Facebook groups – like any social capital – can just as easily be used for ill as good. And social capital is not an unalloyed good. A 2013 study by New York University political scientist Shanker Satyanath, Bowling for Fascism, found that dense networks of social organizations and clubs in Germany helped promote the spread of nazism. And even a cursory search of Facebook unearths networks of extremists using groups to recruit and organize.
And this is from the same paper this week.
Last Wednesday Facebook announced it was banning conspiracy theories about Jewish people “controlling the world”. However, it has been unwilling to categorise Holocaust denial as a form of hate speech, a stance that ISD describe as a “conceptual blind spot”.
The ISD also discovered at least 36 Facebook groups with a combined 366,068 followers which are specifically dedicated to Holocaust denial or which host such content. Researchers found that when they followed public Facebook pages containing Holocaust denial content, Facebook recommended further similar content.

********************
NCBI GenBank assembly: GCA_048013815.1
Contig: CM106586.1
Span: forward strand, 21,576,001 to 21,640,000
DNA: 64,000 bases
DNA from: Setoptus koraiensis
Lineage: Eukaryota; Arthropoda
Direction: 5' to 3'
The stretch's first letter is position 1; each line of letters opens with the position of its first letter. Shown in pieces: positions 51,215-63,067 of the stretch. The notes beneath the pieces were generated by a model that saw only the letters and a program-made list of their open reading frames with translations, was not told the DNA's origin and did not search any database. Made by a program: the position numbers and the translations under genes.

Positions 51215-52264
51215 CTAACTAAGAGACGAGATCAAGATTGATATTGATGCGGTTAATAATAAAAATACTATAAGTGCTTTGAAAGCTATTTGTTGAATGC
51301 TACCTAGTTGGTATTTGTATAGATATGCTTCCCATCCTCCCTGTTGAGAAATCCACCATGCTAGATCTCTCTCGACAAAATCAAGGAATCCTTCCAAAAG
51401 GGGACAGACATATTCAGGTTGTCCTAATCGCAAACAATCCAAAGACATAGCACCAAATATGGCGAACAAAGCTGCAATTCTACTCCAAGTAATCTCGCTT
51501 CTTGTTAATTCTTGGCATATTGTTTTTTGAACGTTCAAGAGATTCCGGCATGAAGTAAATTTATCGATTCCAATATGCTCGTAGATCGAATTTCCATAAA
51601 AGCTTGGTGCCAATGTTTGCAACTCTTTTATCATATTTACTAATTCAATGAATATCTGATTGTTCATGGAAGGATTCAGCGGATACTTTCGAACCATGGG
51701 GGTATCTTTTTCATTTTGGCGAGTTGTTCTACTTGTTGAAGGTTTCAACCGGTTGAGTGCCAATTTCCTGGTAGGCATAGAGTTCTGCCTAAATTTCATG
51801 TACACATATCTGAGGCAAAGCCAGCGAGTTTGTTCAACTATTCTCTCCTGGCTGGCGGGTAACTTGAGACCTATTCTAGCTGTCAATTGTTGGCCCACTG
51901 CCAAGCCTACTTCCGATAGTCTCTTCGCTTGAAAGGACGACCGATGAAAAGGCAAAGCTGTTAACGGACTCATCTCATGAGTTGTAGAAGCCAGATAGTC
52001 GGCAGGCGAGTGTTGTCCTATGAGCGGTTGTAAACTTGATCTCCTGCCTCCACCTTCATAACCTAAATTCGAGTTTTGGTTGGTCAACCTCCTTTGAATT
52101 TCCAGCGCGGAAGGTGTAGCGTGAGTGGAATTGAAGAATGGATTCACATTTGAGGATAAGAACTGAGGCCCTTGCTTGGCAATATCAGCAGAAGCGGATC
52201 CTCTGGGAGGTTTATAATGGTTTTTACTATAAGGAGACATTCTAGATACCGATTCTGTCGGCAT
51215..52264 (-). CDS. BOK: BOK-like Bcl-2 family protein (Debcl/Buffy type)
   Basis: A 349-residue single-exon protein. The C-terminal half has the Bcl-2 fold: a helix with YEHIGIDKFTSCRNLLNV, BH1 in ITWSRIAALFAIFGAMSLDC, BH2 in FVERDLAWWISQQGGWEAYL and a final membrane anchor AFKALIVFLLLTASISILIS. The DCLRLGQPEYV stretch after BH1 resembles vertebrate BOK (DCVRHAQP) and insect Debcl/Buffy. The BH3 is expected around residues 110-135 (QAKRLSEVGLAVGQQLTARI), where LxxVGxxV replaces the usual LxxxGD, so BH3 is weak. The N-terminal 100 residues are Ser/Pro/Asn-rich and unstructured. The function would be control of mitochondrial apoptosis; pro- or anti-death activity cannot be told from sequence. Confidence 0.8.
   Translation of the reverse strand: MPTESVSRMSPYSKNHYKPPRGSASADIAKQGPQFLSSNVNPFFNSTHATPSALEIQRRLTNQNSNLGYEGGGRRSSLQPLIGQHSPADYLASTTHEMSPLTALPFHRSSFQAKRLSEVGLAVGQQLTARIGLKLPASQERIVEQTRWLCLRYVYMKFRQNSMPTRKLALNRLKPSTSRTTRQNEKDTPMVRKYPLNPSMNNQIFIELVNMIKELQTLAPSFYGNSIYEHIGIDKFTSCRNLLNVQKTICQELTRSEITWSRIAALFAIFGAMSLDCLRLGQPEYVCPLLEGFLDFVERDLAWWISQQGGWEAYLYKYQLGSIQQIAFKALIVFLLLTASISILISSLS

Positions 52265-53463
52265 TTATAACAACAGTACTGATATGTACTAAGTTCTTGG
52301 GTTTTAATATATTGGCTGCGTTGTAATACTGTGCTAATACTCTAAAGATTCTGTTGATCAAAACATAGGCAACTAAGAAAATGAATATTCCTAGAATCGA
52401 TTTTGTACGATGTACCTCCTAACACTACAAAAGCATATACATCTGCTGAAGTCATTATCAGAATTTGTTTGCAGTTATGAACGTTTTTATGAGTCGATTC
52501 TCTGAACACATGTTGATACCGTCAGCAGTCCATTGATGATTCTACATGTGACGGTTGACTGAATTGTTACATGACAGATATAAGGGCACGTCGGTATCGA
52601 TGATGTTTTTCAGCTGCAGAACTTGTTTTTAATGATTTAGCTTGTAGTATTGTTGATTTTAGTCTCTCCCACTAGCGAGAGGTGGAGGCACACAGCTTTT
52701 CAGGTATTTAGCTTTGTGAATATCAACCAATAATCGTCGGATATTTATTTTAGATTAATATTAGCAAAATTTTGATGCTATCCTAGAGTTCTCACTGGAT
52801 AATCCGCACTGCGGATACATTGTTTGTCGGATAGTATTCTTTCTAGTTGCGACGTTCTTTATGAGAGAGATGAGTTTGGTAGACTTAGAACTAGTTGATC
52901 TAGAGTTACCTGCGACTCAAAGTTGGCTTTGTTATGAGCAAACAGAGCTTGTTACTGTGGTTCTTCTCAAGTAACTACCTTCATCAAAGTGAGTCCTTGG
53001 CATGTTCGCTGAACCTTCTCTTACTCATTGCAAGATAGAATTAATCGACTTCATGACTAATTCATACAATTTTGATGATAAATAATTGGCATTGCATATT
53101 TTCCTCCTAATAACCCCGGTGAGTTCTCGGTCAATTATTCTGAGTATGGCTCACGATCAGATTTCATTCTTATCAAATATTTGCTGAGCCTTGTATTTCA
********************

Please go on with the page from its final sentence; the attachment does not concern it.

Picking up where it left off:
…A Facebook company spokesperson said: “We take down any post that celebrates, defends, or attempts to justify the Holocaust. The same goes for any content that mocks Holocaust victims, accuses victims of lying, spews hate, or advocates for violence against Jewish people in any way.
You’ll note that the words “Holocaust denial” aren’t in that statement. Facebook continues:
While we do not take down content simply for being untruthful, many posts that deny the Holocaust often violate our policies against hate speech and are removed.
And many posts that deny the Holocaust do not violate Facebook’s policies and are not removed. I’ve seen this myself: I’ve given up reporting Facebook hate speech, including posts containing Holocaust denial videos, because every time I did Facebook came back and said that the content did not violate their community guidelines.
When historians write about our era, they will conclude that Mark Zuckerberg was one of the bad guys.